Pileated Woodpecker (Dryocopus pileatus)
What they look like: The crest of the Pileated woodpecker's head is bright red. The throat is black with a white stripe on the side. The body is dark gray to black. In flight the under wing is mostly white.
You can tell an adult male from an adult female by looking at their foreheads. Males have a red forehead, while females have a black forehead.
How big are they? Pileated woodpecker is the largest woodpecker found in North America. This woodpecker is about 15-19 inches in length and looks as big as a crow. Their bill acts like a chisel to chip wood away to make their homes in trunks of trees. The bill is just as long as its head. This woodpecker is very unique and is rarely confused with any other woodpecker.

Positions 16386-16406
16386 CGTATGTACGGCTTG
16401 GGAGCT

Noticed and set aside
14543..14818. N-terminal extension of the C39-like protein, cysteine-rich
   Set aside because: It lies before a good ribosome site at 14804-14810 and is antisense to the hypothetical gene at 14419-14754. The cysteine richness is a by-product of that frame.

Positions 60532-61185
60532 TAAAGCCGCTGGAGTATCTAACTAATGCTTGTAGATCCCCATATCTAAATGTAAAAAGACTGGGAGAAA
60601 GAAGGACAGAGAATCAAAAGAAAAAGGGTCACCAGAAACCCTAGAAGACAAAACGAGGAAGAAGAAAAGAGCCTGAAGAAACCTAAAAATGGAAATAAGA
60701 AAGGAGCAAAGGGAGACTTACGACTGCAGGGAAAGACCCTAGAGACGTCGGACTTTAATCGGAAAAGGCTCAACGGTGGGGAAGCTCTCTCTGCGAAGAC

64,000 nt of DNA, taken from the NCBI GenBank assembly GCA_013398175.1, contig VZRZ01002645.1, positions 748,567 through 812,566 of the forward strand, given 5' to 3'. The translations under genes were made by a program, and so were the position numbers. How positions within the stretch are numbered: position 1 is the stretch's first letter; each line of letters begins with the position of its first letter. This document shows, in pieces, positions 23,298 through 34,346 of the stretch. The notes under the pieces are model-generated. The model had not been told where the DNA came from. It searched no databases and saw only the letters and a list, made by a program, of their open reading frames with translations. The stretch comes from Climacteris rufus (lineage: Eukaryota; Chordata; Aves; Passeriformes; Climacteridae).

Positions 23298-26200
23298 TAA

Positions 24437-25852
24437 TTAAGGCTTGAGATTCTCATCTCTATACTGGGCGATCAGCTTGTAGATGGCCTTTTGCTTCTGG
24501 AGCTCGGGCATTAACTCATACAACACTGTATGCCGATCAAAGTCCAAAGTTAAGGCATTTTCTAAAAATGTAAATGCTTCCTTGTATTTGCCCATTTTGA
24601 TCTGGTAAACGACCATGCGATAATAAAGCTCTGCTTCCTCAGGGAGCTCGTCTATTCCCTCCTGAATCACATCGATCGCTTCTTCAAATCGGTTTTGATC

Where they live: The Pileated woodpecker can be found in open pine forests with large widely spaced older trees. They claim their territory by drumming on trees with its bill. They can be found in Canada and in western Washington all the way down to northern parts of California and most areas of the eastern United States.
What they eat: A large part of its diets is made up of carpenter ants and beetles. It also eats fruits and nuts. It uses its shark like bill to pull bark off trees to find ant colonies. It then uses its long tongue to poke into holes and drag out ants.
Nesting: Their nests are large holes in trees trunks. The female lays 2-4 eggs. Both parents incubate the eggs during the day, but the male keeps the eggs warm at night. It takes a little more than two weeks for the eggs to hatch and the baby woodpeckers stay with their parents for about a month.
Woodpeckers sometimes use the poles of telephone and power lines for nesting. Due to the size of the nesting hole, eight inches wide by two feet deep, they often make the poles snap. One Pileated woodpecker knocked out electricity for 170,000 people in Florida.
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